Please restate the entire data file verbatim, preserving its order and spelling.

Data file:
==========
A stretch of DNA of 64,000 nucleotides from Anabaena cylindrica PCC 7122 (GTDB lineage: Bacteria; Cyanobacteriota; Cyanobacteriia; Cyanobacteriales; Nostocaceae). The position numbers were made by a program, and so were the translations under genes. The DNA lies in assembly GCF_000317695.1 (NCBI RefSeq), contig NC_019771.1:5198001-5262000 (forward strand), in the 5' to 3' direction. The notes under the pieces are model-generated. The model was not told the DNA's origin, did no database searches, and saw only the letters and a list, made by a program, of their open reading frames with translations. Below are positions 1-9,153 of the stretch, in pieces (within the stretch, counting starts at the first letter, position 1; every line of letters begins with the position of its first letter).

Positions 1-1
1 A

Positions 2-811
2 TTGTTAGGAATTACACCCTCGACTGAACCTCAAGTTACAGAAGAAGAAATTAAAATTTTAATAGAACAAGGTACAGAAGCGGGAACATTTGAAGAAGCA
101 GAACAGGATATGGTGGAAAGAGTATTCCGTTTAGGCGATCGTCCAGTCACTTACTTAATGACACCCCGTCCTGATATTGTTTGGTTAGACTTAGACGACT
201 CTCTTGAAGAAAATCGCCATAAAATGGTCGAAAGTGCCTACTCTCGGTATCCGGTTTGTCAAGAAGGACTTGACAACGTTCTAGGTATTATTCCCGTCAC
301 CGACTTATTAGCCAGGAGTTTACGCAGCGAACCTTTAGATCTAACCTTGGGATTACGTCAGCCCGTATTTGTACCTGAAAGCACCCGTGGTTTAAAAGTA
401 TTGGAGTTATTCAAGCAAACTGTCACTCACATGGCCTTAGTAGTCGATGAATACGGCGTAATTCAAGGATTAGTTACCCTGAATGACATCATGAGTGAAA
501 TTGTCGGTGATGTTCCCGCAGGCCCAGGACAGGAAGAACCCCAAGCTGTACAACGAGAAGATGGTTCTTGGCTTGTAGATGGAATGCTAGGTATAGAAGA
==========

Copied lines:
A stretch of DNA of 64,000 nucleotides from Anabaena cylindrica PCC 7122 (GTDB lineage: Bacteria; Cyanobacteriota; Cyanobacteriia; Cyanobacteriales; Nostocaceae). The position numbers were made by a program, and so were the translations under genes. The DNA lies in assembly GCF_000317695.1 (NCBI RefSeq), contig NC_019771.1:5198001-5262000 (forward strand), in the 5' to 3' direction. The notes under the pieces are model-generated. The model was not told the DNA's origin, did no database searches, and saw only the letters and a list, made by a program, of their open reading frames with translations. Below are positions 1-9,153 of the stretch, in pieces (within the stretch, counting starts at the first letter, position 1; every line of letters begins with the position of its first letter).

Positions 1-1
1 A

Positions 2-811
2 TTGTTAGGAATTACACCCTCGACTGAACCTCAAGTTACAGAAGAAGAAATTAAAATTTTAATAGAACAAGGTACAGAAGCGGGAACATTTGAAGAAGCA
101 GAACAGGATATGGTGGAAAGAGTATTCCGTTTAGGCGATCGTCCAGTCACTTACTTAATGACACCCCGTCCTGATATTGTTTGGTTAGACTTAGACGACT
201 CTCTTGAAGAAAATCGCCATAAAATGGTCGAAAGTGCCTACTCTCGGTATCCGGTTTGTCAAGAAGGACTTGACAACGTTCTAGGTATTATTCCCGTCAC
301 CGACTTATTAGCCAGGAGTTTACGCAGCGAACCTTTAGATCTAACCTTGGGATTACGTCAGCCCGTATTTGTACCTGAAAGCACCCGTGGTTTAAAAGTA
401 TTGGAGTTATTCAAGCAAACTGTCACTCACATGGCCTTAGTAGTCGATGAATACGGCGTAATTCAAGGATTAGTTACCCTGAATGACATCATGAGTGAAA
501 TTGTCGGTGATGTTCCCGCAGGCCCAGGACAGGAAGAACCCCAAGCTGTACAACGAGAAGATGGTTCTTGGCTTGTAGATGGAATGCTAGGTATAGAAGA